Outputs from a meeting

Continuing to set up the framework for the book today. I realise when I’m writing that I will probably need more specific examples along the way but those will have to come later. The text for today is about the importance of deciding on what you want to bring from the meeting.


Outputs
The goal is what you aim for, and the outputs from the meeting are how you think the people in this room can contribute to that goal. Most likely the meeting will not reach the goal, but it will take a significant step towards it. If we continue the mountain analogy, you will not climb all the way to the peak, you might not even start climbing during this meeting, but you might plan on what you are going to pack or decide where your base camp will be.

So what do you want to bring from this meeting?
• 20 ideas on how to improve our product quality.
• Prioritized list of ideas on how to improve.
• A clear decision on which solution the project will use.
• A new vision for our company.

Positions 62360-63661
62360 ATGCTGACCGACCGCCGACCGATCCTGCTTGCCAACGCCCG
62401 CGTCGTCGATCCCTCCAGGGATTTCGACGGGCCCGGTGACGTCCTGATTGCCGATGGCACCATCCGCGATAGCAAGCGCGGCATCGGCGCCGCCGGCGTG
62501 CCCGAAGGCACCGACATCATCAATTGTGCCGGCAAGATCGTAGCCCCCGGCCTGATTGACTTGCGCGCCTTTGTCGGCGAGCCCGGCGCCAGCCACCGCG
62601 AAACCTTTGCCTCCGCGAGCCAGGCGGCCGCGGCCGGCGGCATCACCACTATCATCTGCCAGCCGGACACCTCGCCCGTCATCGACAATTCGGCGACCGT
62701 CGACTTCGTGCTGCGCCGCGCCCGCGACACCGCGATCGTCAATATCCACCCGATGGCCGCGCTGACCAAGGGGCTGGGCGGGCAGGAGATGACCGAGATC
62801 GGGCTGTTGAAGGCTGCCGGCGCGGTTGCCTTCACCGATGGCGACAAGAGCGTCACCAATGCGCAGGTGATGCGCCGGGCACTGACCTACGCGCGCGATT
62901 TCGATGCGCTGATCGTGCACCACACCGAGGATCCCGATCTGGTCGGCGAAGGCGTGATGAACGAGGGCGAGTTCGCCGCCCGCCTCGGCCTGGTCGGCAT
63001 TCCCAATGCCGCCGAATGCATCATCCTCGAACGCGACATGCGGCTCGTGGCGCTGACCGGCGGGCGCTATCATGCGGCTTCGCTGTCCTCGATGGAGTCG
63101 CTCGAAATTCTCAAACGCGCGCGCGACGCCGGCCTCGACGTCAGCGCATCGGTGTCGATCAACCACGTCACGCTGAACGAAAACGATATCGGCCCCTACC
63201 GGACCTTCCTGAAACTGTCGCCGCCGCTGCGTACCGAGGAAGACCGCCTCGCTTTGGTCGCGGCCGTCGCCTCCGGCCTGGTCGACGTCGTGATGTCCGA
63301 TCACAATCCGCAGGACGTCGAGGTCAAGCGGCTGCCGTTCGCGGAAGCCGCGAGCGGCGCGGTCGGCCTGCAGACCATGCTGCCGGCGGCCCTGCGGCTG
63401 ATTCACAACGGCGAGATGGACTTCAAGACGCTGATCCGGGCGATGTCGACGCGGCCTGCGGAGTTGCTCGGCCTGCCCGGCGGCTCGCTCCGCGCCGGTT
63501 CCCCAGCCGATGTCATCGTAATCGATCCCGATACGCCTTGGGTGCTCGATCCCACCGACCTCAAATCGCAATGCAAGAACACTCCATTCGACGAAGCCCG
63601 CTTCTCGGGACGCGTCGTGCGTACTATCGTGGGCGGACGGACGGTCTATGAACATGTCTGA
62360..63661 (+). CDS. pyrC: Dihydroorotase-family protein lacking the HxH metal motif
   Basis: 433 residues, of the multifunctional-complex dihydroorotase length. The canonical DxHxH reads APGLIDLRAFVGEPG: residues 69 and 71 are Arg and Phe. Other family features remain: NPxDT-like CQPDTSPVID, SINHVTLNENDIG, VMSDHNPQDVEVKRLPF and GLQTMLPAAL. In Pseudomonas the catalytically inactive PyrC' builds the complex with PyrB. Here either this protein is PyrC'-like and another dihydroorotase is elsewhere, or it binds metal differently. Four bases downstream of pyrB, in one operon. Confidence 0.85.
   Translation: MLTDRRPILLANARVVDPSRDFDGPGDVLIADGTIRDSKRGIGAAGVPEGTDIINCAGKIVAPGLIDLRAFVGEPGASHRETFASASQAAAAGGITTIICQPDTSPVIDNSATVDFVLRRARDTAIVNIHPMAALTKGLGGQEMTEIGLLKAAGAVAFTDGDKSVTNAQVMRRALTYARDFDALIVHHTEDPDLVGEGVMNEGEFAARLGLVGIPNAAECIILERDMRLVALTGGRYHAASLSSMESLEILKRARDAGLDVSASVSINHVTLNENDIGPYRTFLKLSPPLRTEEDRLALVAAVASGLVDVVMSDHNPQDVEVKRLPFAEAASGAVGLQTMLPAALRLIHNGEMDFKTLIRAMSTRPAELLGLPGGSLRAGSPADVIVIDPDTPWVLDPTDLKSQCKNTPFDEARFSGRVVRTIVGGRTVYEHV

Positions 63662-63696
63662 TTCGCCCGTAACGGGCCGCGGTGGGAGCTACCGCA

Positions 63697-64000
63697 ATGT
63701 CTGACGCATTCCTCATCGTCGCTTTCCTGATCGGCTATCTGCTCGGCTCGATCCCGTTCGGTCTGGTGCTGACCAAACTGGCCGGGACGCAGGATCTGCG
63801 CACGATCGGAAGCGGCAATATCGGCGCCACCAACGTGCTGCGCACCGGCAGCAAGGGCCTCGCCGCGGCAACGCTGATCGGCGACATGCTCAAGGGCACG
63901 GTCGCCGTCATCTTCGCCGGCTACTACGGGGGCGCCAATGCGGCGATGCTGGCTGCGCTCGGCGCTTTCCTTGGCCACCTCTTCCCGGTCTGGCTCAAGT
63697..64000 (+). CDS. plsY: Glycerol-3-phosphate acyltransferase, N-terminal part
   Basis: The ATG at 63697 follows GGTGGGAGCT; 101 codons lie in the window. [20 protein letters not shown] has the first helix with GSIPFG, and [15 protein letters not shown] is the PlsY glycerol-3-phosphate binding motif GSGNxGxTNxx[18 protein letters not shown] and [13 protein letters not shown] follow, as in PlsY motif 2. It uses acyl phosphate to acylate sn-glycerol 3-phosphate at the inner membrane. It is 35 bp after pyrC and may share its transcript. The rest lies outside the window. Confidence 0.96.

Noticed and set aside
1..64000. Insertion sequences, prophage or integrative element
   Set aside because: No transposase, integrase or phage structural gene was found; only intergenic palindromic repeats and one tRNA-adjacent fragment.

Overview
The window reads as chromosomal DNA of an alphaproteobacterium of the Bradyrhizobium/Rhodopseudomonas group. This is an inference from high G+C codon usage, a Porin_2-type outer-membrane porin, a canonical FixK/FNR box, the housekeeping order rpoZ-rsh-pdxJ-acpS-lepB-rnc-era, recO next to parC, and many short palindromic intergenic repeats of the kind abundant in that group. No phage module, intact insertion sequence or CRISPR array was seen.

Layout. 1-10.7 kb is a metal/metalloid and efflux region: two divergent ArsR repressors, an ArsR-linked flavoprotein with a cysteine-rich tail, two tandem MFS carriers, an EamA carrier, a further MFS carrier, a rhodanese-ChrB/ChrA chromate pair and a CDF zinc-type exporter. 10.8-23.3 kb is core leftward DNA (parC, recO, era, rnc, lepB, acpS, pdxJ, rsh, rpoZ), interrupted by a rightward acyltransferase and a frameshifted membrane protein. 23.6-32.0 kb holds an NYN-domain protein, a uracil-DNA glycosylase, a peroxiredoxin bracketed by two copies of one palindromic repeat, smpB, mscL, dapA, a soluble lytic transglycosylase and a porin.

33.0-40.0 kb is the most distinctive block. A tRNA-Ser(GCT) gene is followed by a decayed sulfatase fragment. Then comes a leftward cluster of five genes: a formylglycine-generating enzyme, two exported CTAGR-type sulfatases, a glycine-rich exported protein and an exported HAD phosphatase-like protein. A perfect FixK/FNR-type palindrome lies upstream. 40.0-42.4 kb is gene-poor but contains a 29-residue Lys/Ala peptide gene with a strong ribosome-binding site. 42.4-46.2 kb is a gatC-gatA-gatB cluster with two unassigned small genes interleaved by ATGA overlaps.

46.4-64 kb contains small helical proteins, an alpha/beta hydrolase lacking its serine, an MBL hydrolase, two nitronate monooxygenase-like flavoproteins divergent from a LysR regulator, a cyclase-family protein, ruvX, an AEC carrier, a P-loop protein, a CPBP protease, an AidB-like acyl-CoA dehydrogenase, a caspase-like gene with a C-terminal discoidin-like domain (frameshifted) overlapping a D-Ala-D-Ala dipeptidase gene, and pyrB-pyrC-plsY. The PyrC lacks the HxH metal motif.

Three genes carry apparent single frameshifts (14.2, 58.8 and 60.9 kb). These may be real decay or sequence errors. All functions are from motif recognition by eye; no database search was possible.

• That you both say that you understand one another’s point of view. You don’t have to agree, but you should understand.
• Proposal for a new strategy that the board will make a decision on next week.
• A sketch of how the teams in the organization are connected.
• List of actions the team will make to improve productivity.

A meeting should only have one goal, but it can, of course, have many outputs. But do not go overboard and expect too much of a shorter meeting, especially if you want something concrete. It usually takes a lot less time to produce a list of 10 ideas than to agree on one idea. And it takes even longer to create an implementation plan and assign responsibilities.